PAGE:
Collision Detection - A Jeff Thompson web book

dawlane

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Jun 21, 2017
Both Cerberus and MonkeyX do not support any built in collision detection. It's up to the programmer to have to write their own.
For those that are having trouble, here's a web book/tutorial by Jeff Thompson. The code is pretty straight forward and should be easy enough for someone with a bit of understanding to port to Cerberus.

The only issue would be the licence. Which if I understand, could be a bit of a problem converting the code into a module for distribution, but not if you write your own module for personal use. I've done my own port of this with addition classes representing the shape objects. If it wasn't for the licence I would have uploaded it.
 
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Phil7

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Jun 26, 2017
Thanks. This looks like a really good summary of different collision solutions well explained.
And it is also an example that licencing can really be a pain in the neck.
You can only licence/ have copyright on stuff that has a certain level of creativity in it and this tutorial goes all the way from a nearly no brainer to an advanced level (which still has been invented and used somewhere else before) The problem is, where to draw the line between trivial/widely known stuff including its straight forward implementation and his undoubtably usefull and easy to grasp way of summing it up.

To me it is like: You can make and sell your homemade tomato soup as long as you didn't reallize it is the same recipe as of one of the widely known cooking chefs out there...
 

Rich

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Sep 9, 2017
Interesting. Ive had a quick glance... can you really copyright maths?

My implementation for BOX rectangle/point to rectangle/point collision which Ive used since forever is as follows .
Is it more optimised as it fails faster or is it just the same and doesnt use ANDs?

Cerberus X:
Method Collide:Bool(x1:float, y1:float, w1:float, h1:float, x2:float, y2:float, w2:float, h2:float)
    If x1+w1 < x2 Then Return False
    If x1> x2+w2 Then Return False
    If y1+h1 < y2 Then Return False
    If y1> y2+h2 Then Return False
    
    Return True
End

' 2 rects colliding
If Collide(50,50,100,100,75,75,200,200)

' mouse collision
If Collide(MouseX(),MouseY(),1,1,100,100,200,200)
PS you can have that for free ;-)
 

dawlane

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Jun 21, 2017
I think it would depend of how the back-end compiler optimises conditional expressions.
The version in the book can be compressed to
Cerberus X:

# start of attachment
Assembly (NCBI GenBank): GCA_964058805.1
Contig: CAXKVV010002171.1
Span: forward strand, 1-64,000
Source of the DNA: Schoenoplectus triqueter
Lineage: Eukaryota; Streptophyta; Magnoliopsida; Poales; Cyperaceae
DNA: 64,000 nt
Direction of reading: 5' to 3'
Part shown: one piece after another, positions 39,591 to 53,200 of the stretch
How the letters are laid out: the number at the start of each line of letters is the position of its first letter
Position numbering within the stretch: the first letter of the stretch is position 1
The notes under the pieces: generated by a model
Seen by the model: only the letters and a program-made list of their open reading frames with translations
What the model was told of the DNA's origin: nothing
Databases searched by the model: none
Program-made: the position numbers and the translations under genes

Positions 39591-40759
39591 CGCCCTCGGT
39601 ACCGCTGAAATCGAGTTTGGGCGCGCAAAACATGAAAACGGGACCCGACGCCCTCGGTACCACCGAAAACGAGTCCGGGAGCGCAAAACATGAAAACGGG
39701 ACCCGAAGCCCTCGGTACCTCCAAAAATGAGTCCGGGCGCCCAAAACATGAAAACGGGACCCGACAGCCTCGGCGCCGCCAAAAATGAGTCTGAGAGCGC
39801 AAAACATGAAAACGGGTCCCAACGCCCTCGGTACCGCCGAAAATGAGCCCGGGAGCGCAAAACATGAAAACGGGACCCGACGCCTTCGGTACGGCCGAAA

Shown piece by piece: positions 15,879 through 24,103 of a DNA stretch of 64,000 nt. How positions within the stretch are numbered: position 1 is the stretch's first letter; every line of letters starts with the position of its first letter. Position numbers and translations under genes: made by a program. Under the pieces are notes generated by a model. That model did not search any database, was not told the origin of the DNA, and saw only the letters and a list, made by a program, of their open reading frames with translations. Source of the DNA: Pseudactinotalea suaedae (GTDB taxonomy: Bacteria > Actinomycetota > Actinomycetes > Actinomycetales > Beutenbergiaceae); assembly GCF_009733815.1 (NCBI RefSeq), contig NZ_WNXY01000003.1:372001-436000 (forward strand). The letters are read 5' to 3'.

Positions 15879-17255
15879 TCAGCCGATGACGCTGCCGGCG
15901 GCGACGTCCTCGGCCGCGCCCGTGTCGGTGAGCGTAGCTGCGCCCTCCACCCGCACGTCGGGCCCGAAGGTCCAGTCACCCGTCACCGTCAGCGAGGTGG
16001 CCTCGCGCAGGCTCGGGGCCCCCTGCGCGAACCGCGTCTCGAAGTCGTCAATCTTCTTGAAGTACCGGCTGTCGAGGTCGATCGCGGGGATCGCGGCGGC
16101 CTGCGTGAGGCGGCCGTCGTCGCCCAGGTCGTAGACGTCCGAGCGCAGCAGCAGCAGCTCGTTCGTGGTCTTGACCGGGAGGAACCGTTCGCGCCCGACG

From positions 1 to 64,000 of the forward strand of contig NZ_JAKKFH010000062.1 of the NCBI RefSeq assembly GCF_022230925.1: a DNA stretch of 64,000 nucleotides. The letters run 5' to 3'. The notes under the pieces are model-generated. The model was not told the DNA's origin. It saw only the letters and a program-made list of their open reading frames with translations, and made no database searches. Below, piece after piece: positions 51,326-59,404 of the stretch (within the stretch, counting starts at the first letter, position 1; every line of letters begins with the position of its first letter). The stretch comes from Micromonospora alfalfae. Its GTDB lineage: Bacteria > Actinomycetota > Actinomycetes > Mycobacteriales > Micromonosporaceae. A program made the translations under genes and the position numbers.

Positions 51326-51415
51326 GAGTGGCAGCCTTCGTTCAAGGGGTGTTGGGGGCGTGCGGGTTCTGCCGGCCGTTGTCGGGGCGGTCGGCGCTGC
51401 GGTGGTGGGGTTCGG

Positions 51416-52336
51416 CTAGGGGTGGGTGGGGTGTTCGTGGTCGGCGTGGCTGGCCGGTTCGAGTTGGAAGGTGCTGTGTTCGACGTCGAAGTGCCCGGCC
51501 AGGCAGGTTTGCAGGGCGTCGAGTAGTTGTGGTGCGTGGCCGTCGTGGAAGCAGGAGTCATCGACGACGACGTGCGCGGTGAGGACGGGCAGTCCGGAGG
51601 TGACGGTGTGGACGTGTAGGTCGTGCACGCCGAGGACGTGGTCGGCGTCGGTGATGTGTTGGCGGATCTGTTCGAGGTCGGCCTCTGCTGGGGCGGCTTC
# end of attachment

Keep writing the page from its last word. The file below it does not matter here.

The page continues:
Function Rect2Rect:Bool(rectangle1X:Float, rectangle1Y:Float, rectangle1Width:Float, rectangle1Height:Float, rectangle2X:Float, rectangle2Y:Float, rectangle2Widht:Float, rectangle2Height:Float)
    Return (rectangle1X+rectangle1Width >= rectangle2X And rectangle1X <= rectangle2X+rectangle2Widht And rectangle1Y+rectangle1Height >= rectangle2Y And rectangle1Y <= rectangle2Y+rectangle2Height)
End Function
You would have to compiler the code to C++ and then to Assembly for a comparison and then count the number of clock-cycles each instruction takes.
 

Rich

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Sep 9, 2017
You would have to compiler the code to C++ and then to Assembly for a comparison and then count the number of clock-cycles each instruction takes
Not sure i have the time for that ;-) Maybe one day......
 

Phil7

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Jun 26, 2017
I think optimisation can be done later. More important IMHO seems to be the naming and the parameters for calling.
When I have some time I will come up with some suggestions. Somewhere in the forums there was a discussion about that.
 

Rich

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Sep 9, 2017
More important IMHO seems to be the naming and the parameters for calling.
Are you suggesting creating some built in functions for collision into CX?
That'd be nice.
 

Phil7

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Jun 26, 2017
Absolutely. I would even prefer to have a built in framework/engine, but that has to be the last one.
For now I'd like to have the building blocks for a framework like collisions, tweening etc.
What do you think could be helpful, without limiting your way of setting things up.
Because that is one issue that comes up when having a built in framework with animations, transitions, scenes ....
 
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